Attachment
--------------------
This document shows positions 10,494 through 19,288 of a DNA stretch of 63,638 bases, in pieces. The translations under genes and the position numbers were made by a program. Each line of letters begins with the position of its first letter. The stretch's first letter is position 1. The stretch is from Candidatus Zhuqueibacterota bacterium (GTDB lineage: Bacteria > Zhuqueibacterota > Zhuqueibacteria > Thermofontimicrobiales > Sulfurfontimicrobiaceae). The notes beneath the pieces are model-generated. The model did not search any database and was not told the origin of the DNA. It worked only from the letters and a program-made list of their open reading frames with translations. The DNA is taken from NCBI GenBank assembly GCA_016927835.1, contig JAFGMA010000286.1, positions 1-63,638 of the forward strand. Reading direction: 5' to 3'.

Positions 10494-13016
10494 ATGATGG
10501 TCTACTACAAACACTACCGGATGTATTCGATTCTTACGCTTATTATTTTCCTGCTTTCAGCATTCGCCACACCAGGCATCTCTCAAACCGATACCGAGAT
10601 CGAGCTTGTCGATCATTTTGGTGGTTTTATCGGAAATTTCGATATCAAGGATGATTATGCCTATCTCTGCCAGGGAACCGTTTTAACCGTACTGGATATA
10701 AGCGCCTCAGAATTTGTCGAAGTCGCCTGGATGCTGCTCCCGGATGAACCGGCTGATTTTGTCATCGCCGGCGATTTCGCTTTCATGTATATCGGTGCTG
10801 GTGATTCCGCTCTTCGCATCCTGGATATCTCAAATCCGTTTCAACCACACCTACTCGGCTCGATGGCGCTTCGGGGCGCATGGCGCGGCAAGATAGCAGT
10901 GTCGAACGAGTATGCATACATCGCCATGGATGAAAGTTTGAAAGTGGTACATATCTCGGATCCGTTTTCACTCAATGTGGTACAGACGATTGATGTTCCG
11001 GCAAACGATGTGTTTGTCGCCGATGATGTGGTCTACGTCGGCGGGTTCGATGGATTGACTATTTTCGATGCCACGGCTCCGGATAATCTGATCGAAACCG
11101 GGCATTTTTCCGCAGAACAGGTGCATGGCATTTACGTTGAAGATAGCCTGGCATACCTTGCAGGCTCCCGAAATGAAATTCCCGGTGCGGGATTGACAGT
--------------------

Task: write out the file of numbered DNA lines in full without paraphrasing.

This document shows positions 10,494 through 19,288 of a DNA stretch of 63,638 bases, in pieces. The translations under genes and the position numbers were made by a program. Each line of letters begins with the position of its first letter. The stretch's first letter is position 1. The stretch is from Candidatus Zhuqueibacterota bacterium (GTDB lineage: Bacteria > Zhuqueibacterota > Zhuqueibacteria > Thermofontimicrobiales > Sulfurfontimicrobiaceae). The notes beneath the pieces are model-generated. The model did not search any database and was not told the origin of the DNA. It worked only from the letters and a program-made list of their open reading frames with translations. The DNA is taken from NCBI GenBank assembly GCA_016927835.1, contig JAFGMA010000286.1, positions 1-63,638 of the forward strand. Reading direction: 5' to 3'.

Positions 10494-13016
10494 ATGATGG
10501 TCTACTACAAACACTACCGGATGTATTCGATTCTTACGCTTATTATTTTCCTGCTTTCAGCATTCGCCACACCAGGCATCTCTCAAACCGATACCGAGAT
10601 CGAGCTTGTCGATCATTTTGGTGGTTTTATCGGAAATTTCGATATCAAGGATGATTATGCCTATCTCTGCCAGGGAACCGTTTTAACCGTACTGGATATA
10701 AGCGCCTCAGAATTTGTCGAAGTCGCCTGGATGCTGCTCCCGGATGAACCGGCTGATTTTGTCATCGCCGGCGATTTCGCTTTCATGTATATCGGTGCTG
10801 GTGATTCCGCTCTTCGCATCCTGGATATCTCAAATCCGTTTCAACCACACCTACTCGGCTCGATGGCGCTTCGGGGCGCATGGCGCGGCAAGATAGCAGT
10901 GTCGAACGAGTATGCATACATCGCCATGGATGAAAGTTTGAAAGTGGTACATATCTCGGATCCGTTTTCACTCAATGTGGTACAGACGATTGATGTTCCG
11001 GCAAACGATGTGTTTGTCGCCGATGATGTGGTCTACGTCGGCGGGTTCGATGGATTGACTATTTTCGATGCCACGGCTCCGGATAATCTGATCGAAACCG
11101 GGCATTTTTCCGCAGAACAGGTGCATGGCATTTACGTTGAAGATAGCCTGGCATACCTTGCAGGCTCCCGAAATGAAATTCCCGGTGCGGGATTGACAGT